Those who believe that rational decisions will be made in this case, or that “someone else” will be there to hold council’s feet to the fire, should consider what has transpired in recent years.

We need to become more vocal. If you are concerned about your future health and that of your children, get involved.

Write to council to let them know how you feel – public opinion is one thing that all politicians understand.

Bill Stewart, Surrey

 

 

Get local stories you won't find anywhere else right to your inbox.
Sign up here

Just Posted

Upgrades underway at the Sunnyside Reservoir, adjacent to Sunnyside Acres Urban Forest, raised concerns among some residents Tuesday (Oct. 20), however, stewards of the park say everything went off without a hitch. (Tracy Holmes photo)
‘No issue’ with South Surrey reservoir drainage, despite trail user concerns: urban forest steward

Forest visitor taken aback by ‘unprecedented flooding’ of trails

A new 23-storey condo development – which might also house a new White Rock city hall space – is proposed for the current site of 3 Dogs Brewing on Johnston Road, and will be discussed by the Land Use and Planning committee on Oct. 26. (File photo)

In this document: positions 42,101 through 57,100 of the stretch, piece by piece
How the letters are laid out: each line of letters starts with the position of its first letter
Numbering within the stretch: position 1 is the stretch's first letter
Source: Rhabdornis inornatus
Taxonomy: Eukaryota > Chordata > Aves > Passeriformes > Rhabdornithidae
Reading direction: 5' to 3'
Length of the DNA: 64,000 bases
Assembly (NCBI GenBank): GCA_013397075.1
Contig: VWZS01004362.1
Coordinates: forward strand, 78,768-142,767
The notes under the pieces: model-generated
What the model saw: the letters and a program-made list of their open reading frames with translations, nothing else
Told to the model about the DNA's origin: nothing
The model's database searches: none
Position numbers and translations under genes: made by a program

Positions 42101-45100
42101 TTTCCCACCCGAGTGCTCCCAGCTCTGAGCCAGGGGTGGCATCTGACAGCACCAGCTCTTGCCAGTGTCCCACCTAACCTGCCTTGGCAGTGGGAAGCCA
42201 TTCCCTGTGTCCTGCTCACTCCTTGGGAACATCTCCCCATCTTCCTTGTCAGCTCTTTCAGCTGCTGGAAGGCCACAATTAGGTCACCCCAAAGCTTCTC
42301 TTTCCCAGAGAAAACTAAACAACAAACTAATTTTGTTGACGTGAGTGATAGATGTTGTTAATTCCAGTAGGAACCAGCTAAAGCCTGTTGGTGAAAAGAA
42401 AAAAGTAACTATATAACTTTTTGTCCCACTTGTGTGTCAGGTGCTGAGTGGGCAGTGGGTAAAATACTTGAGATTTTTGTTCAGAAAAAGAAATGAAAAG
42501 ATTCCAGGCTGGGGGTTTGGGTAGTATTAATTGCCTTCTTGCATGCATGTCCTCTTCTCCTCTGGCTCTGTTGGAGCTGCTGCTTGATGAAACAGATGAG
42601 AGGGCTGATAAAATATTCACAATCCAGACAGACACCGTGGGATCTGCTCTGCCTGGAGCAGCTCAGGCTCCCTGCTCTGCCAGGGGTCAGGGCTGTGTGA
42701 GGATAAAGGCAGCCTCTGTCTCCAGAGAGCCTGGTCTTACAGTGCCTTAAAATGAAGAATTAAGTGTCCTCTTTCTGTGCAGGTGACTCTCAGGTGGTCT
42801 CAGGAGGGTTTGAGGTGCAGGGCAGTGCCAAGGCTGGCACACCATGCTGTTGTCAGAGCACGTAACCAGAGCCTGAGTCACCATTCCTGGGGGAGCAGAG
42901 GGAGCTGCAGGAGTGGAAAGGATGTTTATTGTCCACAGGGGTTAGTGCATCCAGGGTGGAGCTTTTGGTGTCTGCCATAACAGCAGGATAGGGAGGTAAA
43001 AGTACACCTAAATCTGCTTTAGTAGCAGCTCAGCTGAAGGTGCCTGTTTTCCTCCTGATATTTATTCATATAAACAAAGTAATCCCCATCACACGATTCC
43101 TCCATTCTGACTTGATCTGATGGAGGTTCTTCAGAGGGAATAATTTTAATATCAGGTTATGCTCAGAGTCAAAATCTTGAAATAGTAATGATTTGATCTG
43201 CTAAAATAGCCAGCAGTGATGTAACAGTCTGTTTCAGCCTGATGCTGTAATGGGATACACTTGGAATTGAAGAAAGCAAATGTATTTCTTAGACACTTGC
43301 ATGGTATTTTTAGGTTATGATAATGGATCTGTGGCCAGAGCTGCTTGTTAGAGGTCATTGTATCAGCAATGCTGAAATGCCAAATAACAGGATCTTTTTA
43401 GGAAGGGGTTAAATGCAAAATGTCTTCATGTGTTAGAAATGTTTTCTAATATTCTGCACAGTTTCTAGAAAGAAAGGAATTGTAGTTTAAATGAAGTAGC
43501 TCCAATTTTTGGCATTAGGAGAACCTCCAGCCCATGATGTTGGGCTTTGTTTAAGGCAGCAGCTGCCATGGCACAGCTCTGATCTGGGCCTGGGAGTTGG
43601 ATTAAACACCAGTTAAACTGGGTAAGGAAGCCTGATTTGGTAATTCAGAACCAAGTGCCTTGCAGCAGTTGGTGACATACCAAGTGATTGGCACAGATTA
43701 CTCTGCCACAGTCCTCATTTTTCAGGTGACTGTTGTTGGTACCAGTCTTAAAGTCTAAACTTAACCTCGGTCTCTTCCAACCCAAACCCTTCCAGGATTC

Civic centre could be part of new 23-storey White Rock condo tower

Development proposal to be discussed Oct. 26 by council’s land use committee

(Image: CDC)
Fraser Health orders Surrey food-processing facility to close amid COVID-19 outbreak

Staff member at Surrey long-term care facility also tests positive for the virus

The number of new COVID-19 cases in the Fraser South region has doubled in the last two weeks. The number of cases in the Fraser East region has tripled.
Chart: Tyler Olsen
COVID-19 surge in B.C. fuelled by spikes in new cases in Fraser Valley & Surrey area

Number of newly confirmed cases has tripled in Fraser Valley and doubled in the Surrey/Langley area

B.C. provincial health officer Dr. Bonnie Henry gives a daily briefing on COVID-19 cases at an almost empty B.C. Legislature press theatre in Victoria, B.C., on March 25, 2020. (Don Craig/B.C. government)
B.C. sees 223 new COVID-19 cases, now 2,009 active